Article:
Afterwards, Stephen asked what he thought of it. "'Two things,' he said, and I thought, 'Oh, here we go'. 'First thing, the ring tone in the 1957 telethon was actually an American ring tone. And secondly, it was never actually proven that Graham Kennedy was a homosexual.'

"That was his review of The King," says Curry. "I still don't know to this day if he took it in or just thought it was a weird conversation between two guys."

Curry senior was an accountant, but in an odd way he was the one who sowed the seed for the acting bug that bit all five Curry kids.

"Dad was actually the first one to be on telly. He was a government supervisor for Tatts."

One of Curry's abiding memories is of going to the Channel Seven studios in South Melbourne for the televised draw. "We saw Dad being made up – you don't see too many CPAs being made up – and there was a biscuit table, we ate Monte Carlos, I had coffee for the first time. I met [host] John Deeks, shook his hand. And I thought, 'I kind of like this television thing'."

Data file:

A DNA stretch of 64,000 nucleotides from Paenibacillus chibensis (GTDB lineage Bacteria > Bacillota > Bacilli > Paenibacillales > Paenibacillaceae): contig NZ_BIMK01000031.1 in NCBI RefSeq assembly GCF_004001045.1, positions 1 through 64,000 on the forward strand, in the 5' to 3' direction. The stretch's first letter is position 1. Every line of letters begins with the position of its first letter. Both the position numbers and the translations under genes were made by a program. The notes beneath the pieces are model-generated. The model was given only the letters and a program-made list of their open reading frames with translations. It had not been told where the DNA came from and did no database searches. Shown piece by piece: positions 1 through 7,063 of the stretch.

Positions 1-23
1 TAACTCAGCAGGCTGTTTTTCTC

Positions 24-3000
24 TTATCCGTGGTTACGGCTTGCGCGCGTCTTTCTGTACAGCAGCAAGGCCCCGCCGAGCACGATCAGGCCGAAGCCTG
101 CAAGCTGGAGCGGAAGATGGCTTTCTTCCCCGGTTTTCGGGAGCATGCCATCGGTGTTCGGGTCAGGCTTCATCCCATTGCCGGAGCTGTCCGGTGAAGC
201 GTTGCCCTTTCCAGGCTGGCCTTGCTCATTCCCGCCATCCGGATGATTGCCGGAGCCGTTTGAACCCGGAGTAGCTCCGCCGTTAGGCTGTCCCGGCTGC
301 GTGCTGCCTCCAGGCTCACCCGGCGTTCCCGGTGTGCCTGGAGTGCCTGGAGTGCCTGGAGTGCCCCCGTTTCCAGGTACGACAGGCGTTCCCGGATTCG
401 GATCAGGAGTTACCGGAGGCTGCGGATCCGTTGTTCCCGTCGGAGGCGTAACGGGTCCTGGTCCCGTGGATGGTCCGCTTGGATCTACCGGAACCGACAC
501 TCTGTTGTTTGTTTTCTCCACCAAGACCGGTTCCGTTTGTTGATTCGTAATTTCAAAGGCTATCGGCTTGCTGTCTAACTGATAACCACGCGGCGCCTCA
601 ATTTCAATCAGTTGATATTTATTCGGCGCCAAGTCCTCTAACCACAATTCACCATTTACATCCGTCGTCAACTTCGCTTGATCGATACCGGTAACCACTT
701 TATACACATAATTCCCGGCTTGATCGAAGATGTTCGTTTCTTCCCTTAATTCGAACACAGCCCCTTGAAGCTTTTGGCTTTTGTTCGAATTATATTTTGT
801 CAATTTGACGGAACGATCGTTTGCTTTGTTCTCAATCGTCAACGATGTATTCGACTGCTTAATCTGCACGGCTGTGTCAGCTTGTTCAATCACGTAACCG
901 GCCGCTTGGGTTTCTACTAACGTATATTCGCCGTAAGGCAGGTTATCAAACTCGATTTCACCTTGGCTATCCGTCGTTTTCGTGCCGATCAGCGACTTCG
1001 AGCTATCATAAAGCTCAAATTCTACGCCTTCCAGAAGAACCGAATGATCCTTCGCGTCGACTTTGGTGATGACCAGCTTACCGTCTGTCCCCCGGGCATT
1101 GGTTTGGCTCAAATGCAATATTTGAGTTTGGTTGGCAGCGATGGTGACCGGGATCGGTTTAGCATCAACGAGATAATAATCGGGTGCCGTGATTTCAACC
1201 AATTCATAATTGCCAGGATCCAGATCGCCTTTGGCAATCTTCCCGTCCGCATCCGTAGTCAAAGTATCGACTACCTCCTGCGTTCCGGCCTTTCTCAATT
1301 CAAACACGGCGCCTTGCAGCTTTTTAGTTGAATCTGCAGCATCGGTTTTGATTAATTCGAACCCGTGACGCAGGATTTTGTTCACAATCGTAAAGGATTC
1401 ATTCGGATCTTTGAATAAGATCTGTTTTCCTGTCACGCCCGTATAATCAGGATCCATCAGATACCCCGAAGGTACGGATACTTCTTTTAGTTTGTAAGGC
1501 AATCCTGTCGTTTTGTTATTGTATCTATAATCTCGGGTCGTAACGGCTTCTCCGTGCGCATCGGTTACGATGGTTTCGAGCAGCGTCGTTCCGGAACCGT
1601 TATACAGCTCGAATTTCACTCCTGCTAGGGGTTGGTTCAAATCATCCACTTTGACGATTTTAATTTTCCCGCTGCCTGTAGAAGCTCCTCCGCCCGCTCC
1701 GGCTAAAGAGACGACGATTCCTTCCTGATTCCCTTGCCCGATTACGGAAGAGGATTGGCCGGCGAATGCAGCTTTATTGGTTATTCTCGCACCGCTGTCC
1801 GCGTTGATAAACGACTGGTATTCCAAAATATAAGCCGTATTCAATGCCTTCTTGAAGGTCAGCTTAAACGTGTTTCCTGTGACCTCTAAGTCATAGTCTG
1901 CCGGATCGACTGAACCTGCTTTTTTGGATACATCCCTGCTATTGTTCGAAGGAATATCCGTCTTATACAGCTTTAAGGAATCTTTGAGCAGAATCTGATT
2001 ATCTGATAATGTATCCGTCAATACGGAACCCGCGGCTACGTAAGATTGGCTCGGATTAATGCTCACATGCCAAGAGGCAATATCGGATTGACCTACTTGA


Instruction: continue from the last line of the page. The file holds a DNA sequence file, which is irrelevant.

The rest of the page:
Another indelible memory: his first role on stage.

"I was Happy Villager Number Three in Man of Steel." (His brother Andrew was Man of Steel, and Bernard was Happy Villager Number Two.)

"I had one line, which was really only one word, and not even a real one – 'fantabulous'. I said it and Mum laughed, there was bright light and a clap at the end. Even to this day I get a tingle thinking about it."

The lure of the laugh has never really left him. Though he has never done stand-up, Curry is best known as a comedic actor, through sketch TV and comic movies and series, as well as those Toyota ads, which may have done as much as anything to endear him to middle Australia.

There have been straighter roles too, of course – in Time of Our Lives and Cloudstreet, for instance – but, he readily admits, "I've never really been on people's radar as a dramatic actor".